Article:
It’s felt like 2020 hasn’t had a great start. Even before the horrific plane crash this week, a World War 3 hashtag was trending, Australia was/is burning with estimates of a half-billion animals dead, and somehow I keep reading posts that think because we have an extended cold snap ahead, that this disproves climate change.
It seems fitting that tomorrow is Blue Monday, supposedly the most depressing day of the year.
Even for the most optimistic person, January can be a rough time. So I was intrigued by a news article I read this week titled, “Glass half full? The world is getting better, says U of S philosophy professor.”
His name is Professor Dwayne Moore, and he makes a lot of good points.
We live longer and are more literate, infant mortality is down, and fewer people live in extreme poverty. We have more leisure time and technological advances continue to make our lives easier.
The caveat for me in his research, was that he was comparing our present lives to those who lived in the late 1800s-early 1900s.
What about what’s happened in the past generation? Decade? Even five years? Right now at this very moment in other parts of the world??
And this isn’t just for global social issues either. It’s about the kids we see everyday. Because as much as kids are, in some ways, so much farther ahead than we were at their age, in other ways they are also farther behind.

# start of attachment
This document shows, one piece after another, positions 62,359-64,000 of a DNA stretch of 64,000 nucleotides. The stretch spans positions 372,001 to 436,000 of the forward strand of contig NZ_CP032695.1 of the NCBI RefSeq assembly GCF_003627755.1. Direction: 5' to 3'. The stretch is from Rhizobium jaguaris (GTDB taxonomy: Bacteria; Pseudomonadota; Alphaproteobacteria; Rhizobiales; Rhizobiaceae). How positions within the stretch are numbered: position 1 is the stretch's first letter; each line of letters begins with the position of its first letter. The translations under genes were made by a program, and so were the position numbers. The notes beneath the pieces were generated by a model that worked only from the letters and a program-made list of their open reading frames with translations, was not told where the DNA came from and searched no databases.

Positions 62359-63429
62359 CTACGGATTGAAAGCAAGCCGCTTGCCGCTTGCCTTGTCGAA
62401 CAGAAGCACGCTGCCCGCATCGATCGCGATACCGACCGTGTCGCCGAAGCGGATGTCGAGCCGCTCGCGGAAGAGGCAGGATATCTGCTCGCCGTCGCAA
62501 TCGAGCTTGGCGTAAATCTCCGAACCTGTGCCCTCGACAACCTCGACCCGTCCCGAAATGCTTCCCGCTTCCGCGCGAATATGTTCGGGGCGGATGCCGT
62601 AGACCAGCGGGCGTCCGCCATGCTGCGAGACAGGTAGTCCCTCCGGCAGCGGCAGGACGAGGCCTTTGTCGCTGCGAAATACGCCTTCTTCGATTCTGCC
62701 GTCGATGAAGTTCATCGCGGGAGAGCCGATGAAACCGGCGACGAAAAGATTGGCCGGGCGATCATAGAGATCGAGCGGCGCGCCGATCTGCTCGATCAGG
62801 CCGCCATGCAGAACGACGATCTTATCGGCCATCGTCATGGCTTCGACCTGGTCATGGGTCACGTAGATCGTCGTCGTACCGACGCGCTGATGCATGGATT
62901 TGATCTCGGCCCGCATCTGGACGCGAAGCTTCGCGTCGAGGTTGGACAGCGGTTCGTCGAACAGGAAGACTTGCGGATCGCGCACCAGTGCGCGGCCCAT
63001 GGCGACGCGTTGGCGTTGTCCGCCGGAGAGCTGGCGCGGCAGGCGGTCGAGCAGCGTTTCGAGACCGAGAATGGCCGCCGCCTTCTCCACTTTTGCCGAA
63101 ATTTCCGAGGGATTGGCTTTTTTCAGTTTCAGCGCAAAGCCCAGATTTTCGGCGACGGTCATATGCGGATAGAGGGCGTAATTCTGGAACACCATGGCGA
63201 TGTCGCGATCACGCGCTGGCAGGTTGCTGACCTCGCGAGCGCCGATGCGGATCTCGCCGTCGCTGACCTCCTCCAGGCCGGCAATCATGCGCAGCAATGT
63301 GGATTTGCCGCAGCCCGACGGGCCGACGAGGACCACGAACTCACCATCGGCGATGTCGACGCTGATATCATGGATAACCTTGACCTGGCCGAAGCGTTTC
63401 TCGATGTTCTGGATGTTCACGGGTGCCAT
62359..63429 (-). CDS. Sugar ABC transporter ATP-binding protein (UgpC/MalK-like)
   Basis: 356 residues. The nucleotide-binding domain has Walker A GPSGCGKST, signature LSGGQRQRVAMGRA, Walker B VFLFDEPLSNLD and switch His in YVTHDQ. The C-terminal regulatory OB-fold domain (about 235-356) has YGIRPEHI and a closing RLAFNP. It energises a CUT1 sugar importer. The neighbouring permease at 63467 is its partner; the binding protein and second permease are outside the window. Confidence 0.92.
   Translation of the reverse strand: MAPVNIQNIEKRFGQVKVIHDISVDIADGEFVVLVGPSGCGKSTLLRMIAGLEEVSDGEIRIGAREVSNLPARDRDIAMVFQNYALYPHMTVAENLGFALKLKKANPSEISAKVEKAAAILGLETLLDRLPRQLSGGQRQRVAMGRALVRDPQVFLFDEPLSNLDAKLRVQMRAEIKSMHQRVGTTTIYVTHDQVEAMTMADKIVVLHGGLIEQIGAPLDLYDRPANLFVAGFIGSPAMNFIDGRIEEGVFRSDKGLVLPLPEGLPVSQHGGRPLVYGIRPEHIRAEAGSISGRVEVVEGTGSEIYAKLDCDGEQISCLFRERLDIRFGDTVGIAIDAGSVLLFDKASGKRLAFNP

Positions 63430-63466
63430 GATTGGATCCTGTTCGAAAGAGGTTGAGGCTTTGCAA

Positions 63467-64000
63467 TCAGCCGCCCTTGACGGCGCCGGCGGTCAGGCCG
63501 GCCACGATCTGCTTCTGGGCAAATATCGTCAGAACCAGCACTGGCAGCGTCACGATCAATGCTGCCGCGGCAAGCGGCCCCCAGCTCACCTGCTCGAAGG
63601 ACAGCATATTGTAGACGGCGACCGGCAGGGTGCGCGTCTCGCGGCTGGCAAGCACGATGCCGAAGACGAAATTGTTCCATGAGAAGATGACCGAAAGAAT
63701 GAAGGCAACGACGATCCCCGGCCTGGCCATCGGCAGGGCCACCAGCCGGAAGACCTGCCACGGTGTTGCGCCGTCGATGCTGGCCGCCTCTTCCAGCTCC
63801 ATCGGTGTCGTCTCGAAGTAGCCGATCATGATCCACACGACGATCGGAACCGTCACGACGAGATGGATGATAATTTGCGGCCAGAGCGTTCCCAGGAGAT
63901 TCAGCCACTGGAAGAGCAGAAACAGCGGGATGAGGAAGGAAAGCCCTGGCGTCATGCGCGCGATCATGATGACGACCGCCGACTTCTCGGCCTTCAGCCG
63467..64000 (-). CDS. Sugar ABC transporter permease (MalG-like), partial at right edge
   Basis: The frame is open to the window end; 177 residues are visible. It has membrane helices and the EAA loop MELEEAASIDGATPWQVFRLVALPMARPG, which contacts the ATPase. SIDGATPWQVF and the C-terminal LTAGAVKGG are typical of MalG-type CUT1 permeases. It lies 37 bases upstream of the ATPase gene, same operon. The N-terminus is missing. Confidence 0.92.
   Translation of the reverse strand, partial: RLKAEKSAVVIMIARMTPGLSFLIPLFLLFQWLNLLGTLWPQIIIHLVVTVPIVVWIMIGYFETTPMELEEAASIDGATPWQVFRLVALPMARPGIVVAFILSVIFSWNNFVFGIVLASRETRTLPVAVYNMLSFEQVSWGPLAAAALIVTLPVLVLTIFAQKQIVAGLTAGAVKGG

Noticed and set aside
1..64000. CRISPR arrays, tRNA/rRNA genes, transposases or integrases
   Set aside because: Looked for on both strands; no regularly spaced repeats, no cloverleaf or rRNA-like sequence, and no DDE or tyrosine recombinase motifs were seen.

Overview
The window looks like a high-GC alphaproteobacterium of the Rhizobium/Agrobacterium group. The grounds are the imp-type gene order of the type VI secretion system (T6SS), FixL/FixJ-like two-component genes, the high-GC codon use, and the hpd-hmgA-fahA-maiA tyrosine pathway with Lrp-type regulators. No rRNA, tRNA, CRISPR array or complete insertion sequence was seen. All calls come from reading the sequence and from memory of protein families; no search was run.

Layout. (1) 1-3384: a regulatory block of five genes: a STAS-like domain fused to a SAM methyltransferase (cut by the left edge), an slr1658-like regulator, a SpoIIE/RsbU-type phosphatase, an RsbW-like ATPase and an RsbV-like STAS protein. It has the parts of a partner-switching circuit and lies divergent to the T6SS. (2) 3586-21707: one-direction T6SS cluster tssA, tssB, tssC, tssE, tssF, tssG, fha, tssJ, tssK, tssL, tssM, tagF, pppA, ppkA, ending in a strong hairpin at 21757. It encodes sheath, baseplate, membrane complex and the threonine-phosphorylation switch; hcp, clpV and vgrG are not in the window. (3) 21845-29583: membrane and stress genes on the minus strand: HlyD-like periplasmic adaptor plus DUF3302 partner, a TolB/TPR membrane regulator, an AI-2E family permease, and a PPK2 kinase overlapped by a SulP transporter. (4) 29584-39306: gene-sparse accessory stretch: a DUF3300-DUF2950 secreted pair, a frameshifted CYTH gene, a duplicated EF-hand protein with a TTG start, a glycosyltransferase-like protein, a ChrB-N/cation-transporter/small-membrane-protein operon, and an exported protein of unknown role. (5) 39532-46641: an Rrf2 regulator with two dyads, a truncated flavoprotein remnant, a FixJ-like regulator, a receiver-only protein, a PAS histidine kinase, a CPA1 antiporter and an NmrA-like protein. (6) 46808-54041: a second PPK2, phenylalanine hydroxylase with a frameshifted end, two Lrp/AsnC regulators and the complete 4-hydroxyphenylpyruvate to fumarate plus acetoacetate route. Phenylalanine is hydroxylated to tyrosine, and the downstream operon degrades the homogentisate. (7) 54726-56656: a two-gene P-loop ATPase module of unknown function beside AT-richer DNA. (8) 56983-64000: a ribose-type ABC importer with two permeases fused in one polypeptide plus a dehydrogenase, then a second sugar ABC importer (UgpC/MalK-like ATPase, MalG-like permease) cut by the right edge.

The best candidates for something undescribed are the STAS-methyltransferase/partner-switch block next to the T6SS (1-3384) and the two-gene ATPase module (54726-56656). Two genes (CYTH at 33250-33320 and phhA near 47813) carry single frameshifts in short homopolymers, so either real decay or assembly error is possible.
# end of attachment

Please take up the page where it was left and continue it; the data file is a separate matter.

I re-watched Simon Sinek’s talk on “Millenials in the Workplace” from three years ago. It is a frank assessment of young people today, and on what has shaped them.
The four big areas he talks about are parenting, technology, impatience, and their environment.
If you’ve never seen it, it’s definitely worth a watch.
As we worked through generating topics for a personal TEDx talk in class this week, a surprising amount of kids admitted that they didn’t have anything that they felt strongly about. Not world events. Not local events. Nothing in their own lives that they felt passionate about: not angry, not sad, just nothing.
Which is a whole different thing…like the glass isn’t even there to contemplate.
So why do we feel this way?
Professor Moore says that as humans, we come with a negativity bias. "We tend to zero in on dangerous or negative things because it could affect our survival. And when a good piece of news comes, we brush it off.“ The second reason, he says is a “hedonic adaptation trait….the tendency when a major life event happens, for good or for bad, we immediately react. But then six months later we've reverted back to normal.”
That seems like a sad paradox.
The good doesn’t last.
But neither does the bad.
Another researcher, Sonja Lyubomirsky, has found that ”50 percent of our happiness set-point is due to genetics, 10 percent is affected primarily by circumstances like where we were born and to whom. This leaves 40 percent that is subject to our influence.”
So the glass really is half-empty, or half-full, depending on how you see it.
More emphasis is being placed on ideas of mindfulness and positive well-being, for students and staff, and that’s a good thing. On a personal level, I find that I need to work on this more deliberately now, more than at any other point in my life. That empty-nest-syndrome can feel pretty real some days!
As we head into this cold week, and the Monday-of-all-Monday’s, I’m going to focus on little gratitudes: good hot cups of coffee, a warm house, a dependable car, and time.
That’s always the one I seem to forget the most!
Stay warm everyone!!
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